7 As they move, plates interact at their edges or boundaries. There are three basic directions or types of boundary interactions. In some places, two plates move apart from each other; this is called a diverging plate boundary. Elsewhere two plate move together, which is called a converging plate boundary. Finally plates can also slide past each other horizontally. This is called a transform plate boundary. Volcanoes and earthquakes help define the boundaries between the plates. Volcanoes form mostly at converging and diverging plate boundaries, where much magma is generated. Earthquakes occur at all three types of boundaries. Because the plates are rigid, they tend to stick together, even though they are constantly moving. This builds up stress in the rocks at the plate boundary. When the strength of the rocks is exceeded, they move rapidly, catching up with the rest of the plates. We feel this release of energy as an earthquake. One of the first observations used to suggest that the outer portion of the Earth is mobile is the fit of the continents, particularly the west coast of Africa against the east coast of South America. This observation predates plate tectonics. It was first noticed in the 18 th century, and most recently proposed by a German scientist, Alfred Wegener in Wegener called his theory "continental drift", referring to the apparent movement of continents alone. However, continental drift is a only historical term. We now know it is not the continents that move, but the plates, in which the continents are embedded. South America and Africa A map of Pangaea shortly after it began to split, 160 million years ago. were once together, but were split apart by the formation of a diverging plate boundary. This is also confirmed by matches between the rocks and fossils of the two continents. The two continents are still moving away from each other today. This exercise looks at the continents of North America, South America, Africa, Antarctic, and Australia, and how they have moved over the last 200 million years. At that time, these five continents were all part of a single large super continent, called Pangaea. Starting about 180 million years ago, Pangaea began to break up; new diverging plate boundaries formed within it. This eventually created the continents we see today. In this exercise, the students will reconstruct Pangaea. They will use the fit of the continental Math/Science Nucleus 1990,

8 crust to put Pangaea back together. PROCEDURE: 1. Remind the students of the information they learned in the Pre Lab. Explain again that the plates are moving, due to convection and gravity. Explain that this movement causes stress within the plates, which generates earthquakes and volcanoes. You may want to show students a map of the plates. 2. Review the composition of the plates with the class. Make sure the students understand that the continents make up the non-oceanic part of the crust. Discuss with them that the edges of the continents look as if they may have fit together at one time. 3. Have the students label, color, cut out, and fit the continents together. The lines and numbers make this puzzle a little easier. You may want your students to work in pairs. Matching up the continents is not as easy as it looks. 4. Once the students have placed the continents together have them move the pieces apart very slowly. They are to move the pieces until they reach their present positions. 5. Ask students if they think this movement could have happened. Let them come up with stories about why it took place. Remind them of convection and the moving of the plates. This is a difficult concept to get across to the students. Math/Science Nucleus 1990,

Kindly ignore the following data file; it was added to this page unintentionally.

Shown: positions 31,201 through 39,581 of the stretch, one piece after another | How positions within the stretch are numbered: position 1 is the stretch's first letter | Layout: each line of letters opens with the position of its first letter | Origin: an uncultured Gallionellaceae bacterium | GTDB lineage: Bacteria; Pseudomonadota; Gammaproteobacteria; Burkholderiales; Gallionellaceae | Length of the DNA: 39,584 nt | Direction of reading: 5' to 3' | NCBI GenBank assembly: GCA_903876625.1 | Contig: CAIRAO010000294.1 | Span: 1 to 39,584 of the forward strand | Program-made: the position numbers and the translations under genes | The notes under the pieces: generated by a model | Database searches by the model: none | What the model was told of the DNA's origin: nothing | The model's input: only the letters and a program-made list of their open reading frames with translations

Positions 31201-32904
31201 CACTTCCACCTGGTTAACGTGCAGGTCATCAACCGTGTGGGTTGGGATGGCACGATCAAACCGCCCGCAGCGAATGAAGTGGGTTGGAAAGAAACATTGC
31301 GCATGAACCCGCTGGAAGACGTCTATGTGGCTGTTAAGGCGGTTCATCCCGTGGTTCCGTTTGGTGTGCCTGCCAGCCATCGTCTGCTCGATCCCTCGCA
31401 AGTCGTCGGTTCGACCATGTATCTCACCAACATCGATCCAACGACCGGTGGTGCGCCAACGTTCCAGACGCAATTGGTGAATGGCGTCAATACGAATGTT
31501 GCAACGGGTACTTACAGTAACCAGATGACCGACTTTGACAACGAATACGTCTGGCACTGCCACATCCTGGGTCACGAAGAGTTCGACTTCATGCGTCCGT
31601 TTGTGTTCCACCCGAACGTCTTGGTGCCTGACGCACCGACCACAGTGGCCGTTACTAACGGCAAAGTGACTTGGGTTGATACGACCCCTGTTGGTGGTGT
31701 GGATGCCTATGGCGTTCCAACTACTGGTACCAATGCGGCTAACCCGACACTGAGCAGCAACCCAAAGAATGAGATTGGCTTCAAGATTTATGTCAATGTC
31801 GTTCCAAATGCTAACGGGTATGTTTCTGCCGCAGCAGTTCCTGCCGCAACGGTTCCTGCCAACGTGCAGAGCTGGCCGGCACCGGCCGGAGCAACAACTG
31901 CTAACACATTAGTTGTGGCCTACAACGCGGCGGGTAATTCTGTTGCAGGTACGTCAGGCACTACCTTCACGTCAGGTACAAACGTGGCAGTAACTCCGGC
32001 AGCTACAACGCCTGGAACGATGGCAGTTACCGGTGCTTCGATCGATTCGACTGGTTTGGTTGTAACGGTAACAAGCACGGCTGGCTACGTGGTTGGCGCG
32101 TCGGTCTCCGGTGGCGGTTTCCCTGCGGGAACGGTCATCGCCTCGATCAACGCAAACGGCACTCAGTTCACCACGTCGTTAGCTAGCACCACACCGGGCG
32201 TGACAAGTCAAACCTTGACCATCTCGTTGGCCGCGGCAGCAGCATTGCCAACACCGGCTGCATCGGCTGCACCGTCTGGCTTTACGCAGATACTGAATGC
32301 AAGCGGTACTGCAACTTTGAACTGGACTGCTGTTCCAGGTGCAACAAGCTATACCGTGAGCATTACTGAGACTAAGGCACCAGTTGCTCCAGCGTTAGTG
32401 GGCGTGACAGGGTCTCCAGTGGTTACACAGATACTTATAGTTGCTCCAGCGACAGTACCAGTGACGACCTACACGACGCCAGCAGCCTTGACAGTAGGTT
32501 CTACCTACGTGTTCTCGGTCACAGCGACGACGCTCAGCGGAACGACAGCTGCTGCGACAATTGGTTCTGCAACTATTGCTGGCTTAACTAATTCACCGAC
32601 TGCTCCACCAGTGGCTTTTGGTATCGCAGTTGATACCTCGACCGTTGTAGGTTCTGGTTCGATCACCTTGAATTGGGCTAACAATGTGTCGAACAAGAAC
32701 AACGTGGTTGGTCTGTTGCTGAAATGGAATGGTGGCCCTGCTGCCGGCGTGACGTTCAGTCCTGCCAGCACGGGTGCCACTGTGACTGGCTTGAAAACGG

9 PLATE TECTONIC CYCLE - PLATE TECTONICS (2) LAB Math/Science Nucleus 1990,

10 PLATE TECTONIC CYCLE - PLATE TECTONICS (2) POST LAB OBJECTIVES: Students locate plate boundaries using earthquakes and volcanoes. 1. Exploring how the plates have moved through time. 2. Comparing volcanoes and earthquakes to the boundaries of plates. VOCABULARY: continents earthquakes time volcanoes MATERIALS: worksheet BACKGROUND: Plate boundaries are marked by numerous volcanoes and earthquakes. The pattern of occurrence of these events is one of the key pieces of evidence for plate tectonics. In this exercise, the students will examine the pattern of earthquakes and volcanoes at occur in the Atlantic Ocean. Most of these occur at the diverging plate boundary that runs north-south through the ocean. The remainder are at two east-west running transform and converging plate boundaries that goes through the Mediterranean Sea to the east and the Caribbean Sea to the west. The diverging plate boundary occurs at an underwater mountain range called the Mid-Atlantic Ridge. The center of this mountain range is a low lying area or rift, called the Atlantic Rift Zone. This is the actual plate boundary, and is where most of the earthquakes and volcanoes take place. The shape of this plate boundary mimics the shapes of the continents on either side of it, especially Africa and South America, because these areas of crust were together before the diverging plate boundary formed. Math/Science Nucleus 1990,

11 PROCEDURE: The point of the exercise is for students to see that earthquakes and volcanoes mark the plate boundaries, and that the shapes of the diverging boundaries match the edges of the areas from which they formed. 1. Tell the students that earthquakes and volcanoes occur within the dotted areas on the worksheet. Make sure that they notice that the continents are not near these boundaries in most places, especially North America, South America, and Africa. Tell the students to trace the boundaries of the moving plates by connecting the dots. Ask them if they recognize any connections or patterns between the fit of the continents and the position of the earthquakes and volcanoes. Hopefully they can see that the pattern of earthquakes and volcanoes mimics the edges of the continents. especially between South America and Africa. Tell them that this pattern marks the diverging plate boundary from which these continents, as well as Europe and North America, have split. 2. Explain to the students that in the Atlantic Ocean this zone of volcanoes and earthquakes is similar to the fit of the continents. Tell them it is called the Atlantic Rift Zone. You may wish to show them maps of the ocean floor and plate boundary. 3. Draw the diagram. Ask your students to explain what they think will happen if the mantle convection currents pull in opposite directions. Explain that the hot rock will come up and form volcanoes. Ask them where in the Atlantic Ocean area the volcanoes are located. The volcanoes are under the ocean, on the sea floor. Iceland is an exception: here the volcanoes are on land. You may wish to show them the presentation image of the Atlantic Ocean region below. It shows the Mid Atlantic Ridge clearly. Math/Science Nucleus 1990,

12 PLATE TECTONIC CYCLE - PLATE TECTONICS (2) POST LAB Math/Science Nucleus 1990,